Until Donald Trump showed up no one was listening to them; no one seemed concerned about their plight.  Trump’s angry message of the U.S. not winning anymore resonates loudly with them because they haven’t won in a long, long time.  His diatribes against free trade, jobs being shipped overseas and illegal immigration shows them that he is on their side, that he appreciates their predicament.  They don’t care that he’s short on specifics.  They don’t mind the name calling and the sophomoric retorts he makes.  They actually enjoy the political incorrectness (me too).  To borrow a phrase from the movie Network, “They’re mad as hell and they aren’t going to take it anymore.”

In my opinion voting for someone who you believe understands why you’re angry is not a good reason to vote for him.  During the Republican debates any objective viewer will tell you that Mr. Trump consistently showed his lack of knowledge on the major issues that will confront the next president of the United States.  He’s clueless.  Really, he is.  Repeating worn out slogans (Make America great again) won’t get it done.

Traits of a Narcissist

Some will say, that if Mr. Trump becomes president he will surround himself with the best and the brightest minds that will provide him the counsel he’ll need to make tough decisions.  And surely that is what he’ll do.  Unfortunately there are indications that Mr. Trump has narcissistic tendencies.  See if the description of a narcissist found in Daniel Goleman’s book, Social Intelligence, aptly describes Donald Trump:

  • A narcissist is someone who has a grandiose sense of self-importance, harbors obsessive fantasies of unbounded glory, feels rage when criticized causing him to lash out, considers himself special, and lacks empathy towards others.
  • That deficiency in empathy means narcissists remain oblivious to the self-centered abrasiveness that others see in them so clearly.
  • Although they can selectively turn on the charm, just as readily they can be disagreeable.  Not in the least drawn to emotional intimacy, they are highly competitive, cynical and mistrustful of others, and readily exploit people in their lives.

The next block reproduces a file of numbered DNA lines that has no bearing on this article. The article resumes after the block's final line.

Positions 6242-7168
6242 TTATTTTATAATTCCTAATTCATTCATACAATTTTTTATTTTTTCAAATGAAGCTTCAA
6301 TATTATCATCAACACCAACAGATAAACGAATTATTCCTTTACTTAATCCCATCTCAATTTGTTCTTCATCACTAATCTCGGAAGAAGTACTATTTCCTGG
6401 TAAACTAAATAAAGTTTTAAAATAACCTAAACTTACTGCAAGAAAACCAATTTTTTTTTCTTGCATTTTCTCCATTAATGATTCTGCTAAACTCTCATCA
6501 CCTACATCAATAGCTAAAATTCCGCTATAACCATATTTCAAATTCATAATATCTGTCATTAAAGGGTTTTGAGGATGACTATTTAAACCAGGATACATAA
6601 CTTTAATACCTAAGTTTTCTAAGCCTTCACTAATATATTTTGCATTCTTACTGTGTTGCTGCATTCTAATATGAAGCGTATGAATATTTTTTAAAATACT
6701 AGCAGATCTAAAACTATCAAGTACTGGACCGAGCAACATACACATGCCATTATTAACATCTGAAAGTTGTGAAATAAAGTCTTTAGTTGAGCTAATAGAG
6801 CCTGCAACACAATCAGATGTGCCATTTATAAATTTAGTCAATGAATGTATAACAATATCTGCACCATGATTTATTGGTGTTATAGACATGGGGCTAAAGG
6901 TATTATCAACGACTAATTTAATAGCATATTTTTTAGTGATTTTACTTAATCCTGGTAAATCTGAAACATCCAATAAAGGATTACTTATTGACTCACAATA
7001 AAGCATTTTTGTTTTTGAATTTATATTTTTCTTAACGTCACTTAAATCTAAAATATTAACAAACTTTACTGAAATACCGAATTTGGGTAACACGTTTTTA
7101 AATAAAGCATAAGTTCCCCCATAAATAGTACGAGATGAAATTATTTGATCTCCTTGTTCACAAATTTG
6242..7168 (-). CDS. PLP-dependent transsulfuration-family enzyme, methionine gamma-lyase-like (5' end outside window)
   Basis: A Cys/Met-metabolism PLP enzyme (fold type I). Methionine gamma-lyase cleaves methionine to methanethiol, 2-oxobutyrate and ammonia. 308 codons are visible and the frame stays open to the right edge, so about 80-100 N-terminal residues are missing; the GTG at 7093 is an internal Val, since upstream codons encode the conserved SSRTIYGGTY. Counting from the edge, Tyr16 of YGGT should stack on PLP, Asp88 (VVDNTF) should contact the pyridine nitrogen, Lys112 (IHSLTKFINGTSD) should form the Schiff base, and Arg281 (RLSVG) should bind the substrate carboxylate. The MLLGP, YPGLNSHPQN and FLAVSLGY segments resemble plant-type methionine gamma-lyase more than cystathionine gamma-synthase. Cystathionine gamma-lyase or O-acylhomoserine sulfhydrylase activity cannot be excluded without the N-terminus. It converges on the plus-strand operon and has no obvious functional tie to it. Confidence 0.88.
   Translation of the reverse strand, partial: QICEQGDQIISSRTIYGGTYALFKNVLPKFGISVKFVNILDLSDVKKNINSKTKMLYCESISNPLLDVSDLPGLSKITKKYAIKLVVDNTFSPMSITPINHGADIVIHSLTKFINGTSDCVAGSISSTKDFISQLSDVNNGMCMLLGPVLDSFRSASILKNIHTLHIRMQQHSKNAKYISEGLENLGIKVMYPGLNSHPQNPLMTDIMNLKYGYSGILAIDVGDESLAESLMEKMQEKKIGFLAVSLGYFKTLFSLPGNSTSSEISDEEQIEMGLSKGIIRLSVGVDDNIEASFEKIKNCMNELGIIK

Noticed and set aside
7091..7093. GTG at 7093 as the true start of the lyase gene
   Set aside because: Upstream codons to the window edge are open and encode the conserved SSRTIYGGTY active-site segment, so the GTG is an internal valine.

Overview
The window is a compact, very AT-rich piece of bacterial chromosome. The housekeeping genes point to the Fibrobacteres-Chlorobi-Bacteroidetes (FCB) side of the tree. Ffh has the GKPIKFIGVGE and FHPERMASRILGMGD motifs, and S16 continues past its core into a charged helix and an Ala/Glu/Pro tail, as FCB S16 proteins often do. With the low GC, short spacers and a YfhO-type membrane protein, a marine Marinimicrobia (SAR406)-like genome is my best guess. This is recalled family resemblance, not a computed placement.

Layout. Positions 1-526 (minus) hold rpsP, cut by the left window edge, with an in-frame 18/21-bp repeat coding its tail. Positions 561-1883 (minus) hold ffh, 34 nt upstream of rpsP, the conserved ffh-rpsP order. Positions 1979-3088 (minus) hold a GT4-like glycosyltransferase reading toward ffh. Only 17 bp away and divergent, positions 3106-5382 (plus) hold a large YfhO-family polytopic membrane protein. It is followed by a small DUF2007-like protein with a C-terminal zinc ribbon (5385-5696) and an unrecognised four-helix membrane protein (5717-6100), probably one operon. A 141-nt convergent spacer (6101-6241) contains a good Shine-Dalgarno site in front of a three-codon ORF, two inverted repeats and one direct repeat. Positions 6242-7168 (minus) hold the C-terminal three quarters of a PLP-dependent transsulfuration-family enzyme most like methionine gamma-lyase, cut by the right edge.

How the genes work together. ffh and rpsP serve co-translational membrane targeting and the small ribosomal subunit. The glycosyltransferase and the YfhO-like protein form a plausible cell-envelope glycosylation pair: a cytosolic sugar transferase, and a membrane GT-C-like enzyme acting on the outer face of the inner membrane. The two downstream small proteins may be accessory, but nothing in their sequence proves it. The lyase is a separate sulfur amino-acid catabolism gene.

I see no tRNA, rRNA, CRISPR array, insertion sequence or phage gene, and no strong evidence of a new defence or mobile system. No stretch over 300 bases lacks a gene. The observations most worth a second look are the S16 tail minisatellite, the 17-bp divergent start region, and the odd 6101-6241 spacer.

I believe this definition of a narcissist perfectly describes Donald Trump.  While history has shown that some narcissistic leaders get spectacular results others create disasters.  Why?

  • Narcissists have a tendency to selectively seize on data that supports their views, ignoring the counsel that runs contrary to their preconceived ideas.  Healthy dissent is ignored and eventually dies out altogether.
  • Narcissists surround themselves with “yes-men” who agree with anything they say in order to stay in their good graces.
  • Narcissists not only don’t listen, they prefer to preach and indoctrinate.

Now imagine for a moment the consequences of a president who does not listen to his counselors but rather listens to those who feed his ego.  How dangerous would that be?  Notice my criticism of Donald Trump is not based on his positions on the issues.  It’s based solely on his narcissistic personality.  He would be dangerous as President of the United States.  We deserve better.

Source: Social Intelligence, Beyond IQ, Beyond Emotional Intelligence, published by Bantam Dell 2006, Daniel Goleman, pages 117-124; Real Median Household Income in the United States, Economic Research, Federal Reserve Bank of St. Louis, https://research.stlouisfed.org/fred2/series/MEHOINUSA672N; The Roots of Trump’s Strength, This Week in Geopoltitics by George Friedman, March 7, 2016.